Owen had played sparingly throughout the season, and had demonstrated some improvement leading up to the final stretch of the season. Then, after a franchise record seven straight losses, he proved to be the season's savior. In week 10, the 49ers traveled to Chicago and, behind a suddenly resurgent defense and their best offensive game of the season (including nearly 300 passing yards - more than the total for their first 4 weeks), finally won another game, in a shutout no less.

In week 11, the good times kept on rolling. Owen threw two more touchdowns and the defense was as good as ever in another shutout that continued to set the tone for the rest of the season. To finish the season, the 49ers won 2 out of 3 and, amazingly, finished with an even better record than they had the year before.

Player Profile: Delvin Williams

Drafted by the 49ers in the second round of the 1974 draft, Delvin Williams only played four seasons with the team, but he made them count nonetheless. Brought in to help revitalize the running game of a team that featured a proud history of great runners, Williams didn't end up play much during his rookie season. Over the next three years, though, he would have one of the best individual seasons for a running back in the franchise's history to that point, and many of the best individual performances in the franchise's history.

In 1976, Williams was given the reigns of the running game for the first time, and he responded by running for 1,203 yards, breaking Joe Perry's single-season rushing record with the team. The new mark would stand until Wendell Tyler broke it in 1984, but even then only because of the more recent 16 game schedule that Tyler played. The mark was later eclipsed by Roger Craig and Garrison Hearst, but remains one of the great accomplishments in team history.

He also set the team's single-game rushing record at 194 yards, which stood for the next 22 years until Garrison Hearst broke it with a 198 yard performance. Frank Gore currently holds the franchise record at 212 yards.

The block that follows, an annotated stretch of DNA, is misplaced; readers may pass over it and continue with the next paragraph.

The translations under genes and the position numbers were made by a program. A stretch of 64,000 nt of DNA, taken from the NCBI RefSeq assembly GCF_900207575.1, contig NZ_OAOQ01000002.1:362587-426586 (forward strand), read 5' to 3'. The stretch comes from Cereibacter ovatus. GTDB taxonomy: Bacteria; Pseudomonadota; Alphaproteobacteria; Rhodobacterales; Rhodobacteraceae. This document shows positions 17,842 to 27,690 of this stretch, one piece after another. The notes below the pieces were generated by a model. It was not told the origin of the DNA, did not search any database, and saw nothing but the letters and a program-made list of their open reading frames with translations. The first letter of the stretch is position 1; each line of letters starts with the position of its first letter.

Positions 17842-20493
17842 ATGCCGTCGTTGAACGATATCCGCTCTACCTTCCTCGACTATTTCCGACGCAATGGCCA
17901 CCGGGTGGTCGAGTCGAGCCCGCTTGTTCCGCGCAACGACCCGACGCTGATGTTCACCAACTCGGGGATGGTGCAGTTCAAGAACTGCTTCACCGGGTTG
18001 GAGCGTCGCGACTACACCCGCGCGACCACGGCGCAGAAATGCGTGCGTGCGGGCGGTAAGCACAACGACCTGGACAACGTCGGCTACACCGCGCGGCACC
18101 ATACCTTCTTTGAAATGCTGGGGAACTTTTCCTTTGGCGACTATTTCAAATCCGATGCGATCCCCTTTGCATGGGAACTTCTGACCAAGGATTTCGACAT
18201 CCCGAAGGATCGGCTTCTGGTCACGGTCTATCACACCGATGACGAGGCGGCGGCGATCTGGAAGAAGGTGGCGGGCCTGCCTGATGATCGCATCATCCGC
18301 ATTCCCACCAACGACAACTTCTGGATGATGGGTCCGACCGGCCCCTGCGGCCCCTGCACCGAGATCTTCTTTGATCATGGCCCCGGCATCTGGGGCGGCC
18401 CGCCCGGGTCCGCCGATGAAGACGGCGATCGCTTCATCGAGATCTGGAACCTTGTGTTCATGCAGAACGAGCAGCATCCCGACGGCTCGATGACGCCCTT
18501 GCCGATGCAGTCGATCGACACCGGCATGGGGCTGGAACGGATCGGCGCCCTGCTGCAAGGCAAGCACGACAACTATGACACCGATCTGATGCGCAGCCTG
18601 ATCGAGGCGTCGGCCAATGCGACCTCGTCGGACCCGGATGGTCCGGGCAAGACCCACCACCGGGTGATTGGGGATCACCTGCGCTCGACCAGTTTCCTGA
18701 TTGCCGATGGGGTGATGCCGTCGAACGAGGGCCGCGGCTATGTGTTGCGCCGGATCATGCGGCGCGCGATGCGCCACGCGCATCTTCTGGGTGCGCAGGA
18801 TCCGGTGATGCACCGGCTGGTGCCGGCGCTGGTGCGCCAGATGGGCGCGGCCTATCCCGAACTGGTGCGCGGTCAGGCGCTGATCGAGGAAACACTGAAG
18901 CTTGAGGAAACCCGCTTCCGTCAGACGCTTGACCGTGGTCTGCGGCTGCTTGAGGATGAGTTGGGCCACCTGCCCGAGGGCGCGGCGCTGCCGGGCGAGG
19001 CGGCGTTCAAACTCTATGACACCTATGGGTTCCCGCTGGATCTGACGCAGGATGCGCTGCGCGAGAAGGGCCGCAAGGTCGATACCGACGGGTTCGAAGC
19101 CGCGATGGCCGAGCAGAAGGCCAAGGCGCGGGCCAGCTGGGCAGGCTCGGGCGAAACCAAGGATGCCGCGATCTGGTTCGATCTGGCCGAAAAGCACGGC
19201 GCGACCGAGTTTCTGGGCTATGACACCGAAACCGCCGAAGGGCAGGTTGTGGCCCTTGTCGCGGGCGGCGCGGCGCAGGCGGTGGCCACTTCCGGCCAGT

In 1978, Williams was traded to the Miami Dolphins for Freddy Solomon and a draft pick, but he hadn't finished making his mark on the league. That very season, he broke Miami's single season rushing record, previously held by Larry Csonka and became the first player in NFL history to rush for 1,000 yards with two different teams. By 1981, after only 8 years in the league, his career was derailed by chronic substance abuse, which had started during his time in San Francisco and escalated to dangerous levels later on in Miami.

He fondly remembers his playing days with the 49ers, and recalls missing the atmosphere and the team during his time with the Dolphins.

Since his retirement, Williams has cleaned up and dedicated himself to raising awareness and providing services in order to help and prevent substance abuse victims among the youth. Delvin Williams was a very, very good 49er, but he is also a great person, who has dedicated his life to better the lives of others.

Primary Sources:

Glenn Dickey, San Francisco 49ers: The First 50 Years. Turner Publishing Inc. 1995
Matt Maiocco, San Francisco 49ers: Where Have You Gone?. Sports Publishing LLC, 2005

And my deep thanks, as always, to Niners Nation's own Grumpy Guy for all of his help.